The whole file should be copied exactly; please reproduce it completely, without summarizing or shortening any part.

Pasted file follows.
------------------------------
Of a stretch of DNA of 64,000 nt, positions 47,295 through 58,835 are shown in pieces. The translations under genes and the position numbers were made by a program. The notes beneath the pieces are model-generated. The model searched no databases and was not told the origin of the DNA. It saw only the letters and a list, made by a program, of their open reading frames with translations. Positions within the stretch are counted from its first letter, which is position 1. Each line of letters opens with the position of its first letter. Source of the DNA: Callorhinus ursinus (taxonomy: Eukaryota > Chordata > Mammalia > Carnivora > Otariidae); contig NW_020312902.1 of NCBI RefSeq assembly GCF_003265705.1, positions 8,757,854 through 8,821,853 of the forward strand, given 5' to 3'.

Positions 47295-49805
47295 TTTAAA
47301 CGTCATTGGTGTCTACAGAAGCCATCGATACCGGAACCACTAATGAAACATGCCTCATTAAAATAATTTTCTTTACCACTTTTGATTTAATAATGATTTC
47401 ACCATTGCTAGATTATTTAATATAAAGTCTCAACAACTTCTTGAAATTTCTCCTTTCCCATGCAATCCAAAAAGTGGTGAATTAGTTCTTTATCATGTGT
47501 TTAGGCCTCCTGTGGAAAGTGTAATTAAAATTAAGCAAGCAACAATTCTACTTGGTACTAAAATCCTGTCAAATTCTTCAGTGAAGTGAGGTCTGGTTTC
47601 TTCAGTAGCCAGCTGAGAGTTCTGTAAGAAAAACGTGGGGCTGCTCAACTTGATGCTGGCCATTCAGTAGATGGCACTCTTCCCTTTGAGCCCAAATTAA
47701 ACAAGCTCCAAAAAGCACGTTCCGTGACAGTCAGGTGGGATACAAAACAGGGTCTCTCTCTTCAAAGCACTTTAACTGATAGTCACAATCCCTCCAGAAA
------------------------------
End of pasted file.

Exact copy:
Of a stretch of DNA of 64,000 nt, positions 47,295 through 58,835 are shown in pieces. The translations under genes and the position numbers were made by a program. The notes beneath the pieces are model-generated. The model searched no databases and was not told the origin of the DNA. It saw only the letters and a list, made by a program, of their open reading frames with translations. Positions within the stretch are counted from its first letter, which is position 1. Each line of letters opens with the position of its first letter. Source of the DNA: Callorhinus ursinus (taxonomy: Eukaryota > Chordata > Mammalia > Carnivora > Otariidae); contig NW_020312902.1 of NCBI RefSeq assembly GCF_003265705.1, positions 8,757,854 through 8,821,853 of the forward strand, given 5' to 3'.

Positions 47295-49805
47295 TTTAAA
47301 CGTCATTGGTGTCTACAGAAGCCATCGATACCGGAACCACTAATGAAACATGCCTCATTAAAATAATTTTCTTTACCACTTTTGATTTAATAATGATTTC
47401 ACCATTGCTAGATTATTTAATATAAAGTCTCAACAACTTCTTGAAATTTCTCCTTTCCCATGCAATCCAAAAAGTGGTGAATTAGTTCTTTATCATGTGT
47501 TTAGGCCTCCTGTGGAAAGTGTAATTAAAATTAAGCAAGCAACAATTCTACTTGGTACTAAAATCCTGTCAAATTCTTCAGTGAAGTGAGGTCTGGTTTC
47601 TTCAGTAGCCAGCTGAGAGTTCTGTAAGAAAAACGTGGGGCTGCTCAACTTGATGCTGGCCATTCAGTAGATGGCACTCTTCCCTTTGAGCCCAAATTAA
47701 ACAAGCTCCAAAAAGCACGTTCCGTGACAGTCAGGTGGGATACAAAACAGGGTCTCTCTCTTCAAAGCACTTTAACTGATAGTCACAATCCCTCCAGAAA